·

·

The three corridors are shown below in Exhibit 1.1.

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INTRODUCTION

EXHIBIT 1.1

Gateway Program Corridors

1.2

Gateway Cycling Plan Overview

This document outlines the (Fall 2005) Gateway Program pre-design concept for accommodating cycling and pedestrians. It recognizes that cycling and walking are important components of the Program and outlines how cyclists and pedestrians will be accommodated within the larger network strategy. The Program plans to facilitate the development of the regional cycling network through two primary components: · · Component 1: The construction of pedestrian and cycling facilities in conjunction with infrastructure improvements along the three Gateway corridors. ($50 million) Component 2: Funding for further enhancements to adjacent municipal cycling facilities and networks, on a cost-shared basis to complement the identified corridor improvements. ($10 million available for contribution)

This document focuses on describing the proposed pedestrian and cycling facilities associated with infrastructure improvements in the current Gateway pre-design concept. Projects initiated under the second component will be determined in consultation with municipalities. This pre-design concept recognises that the overall concept, including components for accommodating cyclists and pedestrians will continue to evolve. Consultation with the

4

INTRODUCTION

public, municipalities and stakeholders may result in changes, in addition to those related to technical and financial analysis. To describe the Gateway Program's current proposed cyclist and pedestrian improvements, the following components are presented: · · · An outline of the benefits of cycling and cycling policies, including the Ministry of Transportation's (MoT) Cycling Policy. A description of cycling and walking conditions in each corridor including a listing of cycling barriers as identified by municipalities and stakeholders. Possible network improvements, within the Gateway corridors, to remove or mitigate barriers for cyclists and pedestrians.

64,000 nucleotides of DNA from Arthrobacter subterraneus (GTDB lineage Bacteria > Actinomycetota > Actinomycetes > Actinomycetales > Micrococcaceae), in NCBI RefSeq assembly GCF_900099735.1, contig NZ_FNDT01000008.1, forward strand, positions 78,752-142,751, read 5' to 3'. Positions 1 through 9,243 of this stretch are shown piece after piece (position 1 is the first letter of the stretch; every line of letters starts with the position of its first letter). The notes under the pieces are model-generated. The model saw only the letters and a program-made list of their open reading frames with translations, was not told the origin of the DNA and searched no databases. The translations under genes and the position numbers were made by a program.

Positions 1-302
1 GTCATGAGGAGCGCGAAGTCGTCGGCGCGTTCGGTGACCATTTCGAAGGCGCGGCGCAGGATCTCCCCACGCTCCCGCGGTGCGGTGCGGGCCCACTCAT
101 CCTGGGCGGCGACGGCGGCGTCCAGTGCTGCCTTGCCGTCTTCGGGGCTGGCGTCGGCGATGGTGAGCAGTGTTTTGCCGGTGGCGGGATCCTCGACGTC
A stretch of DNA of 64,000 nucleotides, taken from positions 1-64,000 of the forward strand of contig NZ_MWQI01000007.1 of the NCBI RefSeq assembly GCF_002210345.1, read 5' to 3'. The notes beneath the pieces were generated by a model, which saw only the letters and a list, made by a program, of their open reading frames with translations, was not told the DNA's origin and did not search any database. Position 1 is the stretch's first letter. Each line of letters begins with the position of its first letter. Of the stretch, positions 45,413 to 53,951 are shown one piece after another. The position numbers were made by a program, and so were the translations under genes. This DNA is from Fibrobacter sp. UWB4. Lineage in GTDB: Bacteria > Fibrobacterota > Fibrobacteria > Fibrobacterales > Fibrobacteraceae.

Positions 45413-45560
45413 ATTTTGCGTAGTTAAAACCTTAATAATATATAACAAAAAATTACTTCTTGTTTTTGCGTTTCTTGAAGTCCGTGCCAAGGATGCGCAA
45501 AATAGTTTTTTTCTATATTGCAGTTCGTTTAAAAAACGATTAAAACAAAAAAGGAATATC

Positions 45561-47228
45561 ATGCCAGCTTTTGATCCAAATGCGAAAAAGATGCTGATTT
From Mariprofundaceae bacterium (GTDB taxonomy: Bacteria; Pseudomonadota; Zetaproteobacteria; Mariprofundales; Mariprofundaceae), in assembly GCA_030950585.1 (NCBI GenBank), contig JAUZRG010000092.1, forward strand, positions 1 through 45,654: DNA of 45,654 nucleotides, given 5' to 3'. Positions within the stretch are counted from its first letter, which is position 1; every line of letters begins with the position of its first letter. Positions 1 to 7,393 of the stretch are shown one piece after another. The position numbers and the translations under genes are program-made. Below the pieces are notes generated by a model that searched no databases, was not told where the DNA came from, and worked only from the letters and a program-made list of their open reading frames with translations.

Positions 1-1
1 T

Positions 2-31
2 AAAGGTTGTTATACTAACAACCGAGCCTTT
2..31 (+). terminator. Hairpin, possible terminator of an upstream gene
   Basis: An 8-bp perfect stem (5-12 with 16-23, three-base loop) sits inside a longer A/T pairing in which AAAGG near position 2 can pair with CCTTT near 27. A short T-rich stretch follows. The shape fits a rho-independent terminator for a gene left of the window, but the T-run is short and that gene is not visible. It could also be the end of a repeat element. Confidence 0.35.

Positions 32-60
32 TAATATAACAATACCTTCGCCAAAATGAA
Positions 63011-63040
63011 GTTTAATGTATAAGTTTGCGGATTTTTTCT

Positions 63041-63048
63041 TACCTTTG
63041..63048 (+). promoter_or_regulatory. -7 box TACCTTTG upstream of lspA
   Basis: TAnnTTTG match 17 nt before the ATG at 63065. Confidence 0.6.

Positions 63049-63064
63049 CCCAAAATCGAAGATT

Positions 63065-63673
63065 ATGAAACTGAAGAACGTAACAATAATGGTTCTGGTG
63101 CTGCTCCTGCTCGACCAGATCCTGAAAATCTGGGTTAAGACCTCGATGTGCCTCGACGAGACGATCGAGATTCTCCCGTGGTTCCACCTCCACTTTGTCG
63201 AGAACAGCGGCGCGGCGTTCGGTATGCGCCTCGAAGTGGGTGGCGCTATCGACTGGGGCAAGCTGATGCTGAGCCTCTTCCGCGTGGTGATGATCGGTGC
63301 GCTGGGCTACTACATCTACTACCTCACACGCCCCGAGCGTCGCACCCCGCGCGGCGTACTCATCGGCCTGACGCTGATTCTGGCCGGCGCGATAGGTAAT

In accordance with the Ministry of Transportation's Cycling Policy the program has focused on developing a comprehensive solution for accommodating pedestrians and commuter cyclists. These modes are related to both regional and local travel. Other modes such as recreational cyclists and equestrians are generally addressed in specific areas.

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2.

Cycling and Walking as a Transportation Mode

The Gateway Program will improve the movement of people, goods and transit in the Lower Mainland. To achieve these goals, the Program contemplates major improvements to Highway 1 and the NFPR plus the development of the SFPR corridor. The Program has the opportunity, when major investments in infrastructure are being made, to accommodate cyclists and encourage cycling as an alternative mode of transportation by providing high quality cycling facilities.

2.1

The Importance of Cycling

During the past 20 years, cycling has come to be seen as an important component of the transportation network. Within the Lower Mainland, all levels of government (municipal, regional and provincial) encourage cycling as a transportation mode and have promoted the development of the cycling network. There are many reasons for this support with benefits generally falling into one or more of the following categories: · Transportation Network Efficiency ­ Cycling as a commuting option has the potential to make better use of existing infrastructure by using less space per person than other modes thus reducing the demand for future road infrastructure improvements. Environmental ­ Cycling is a sustainable form of transportation, consuming low levels of energy and producing no pollution. Health ­ Cycling has numerous health benefits and promotes an active lifestyle. Tourism ­ Development of recreational cycling can generate economic activity from cycling activities and events.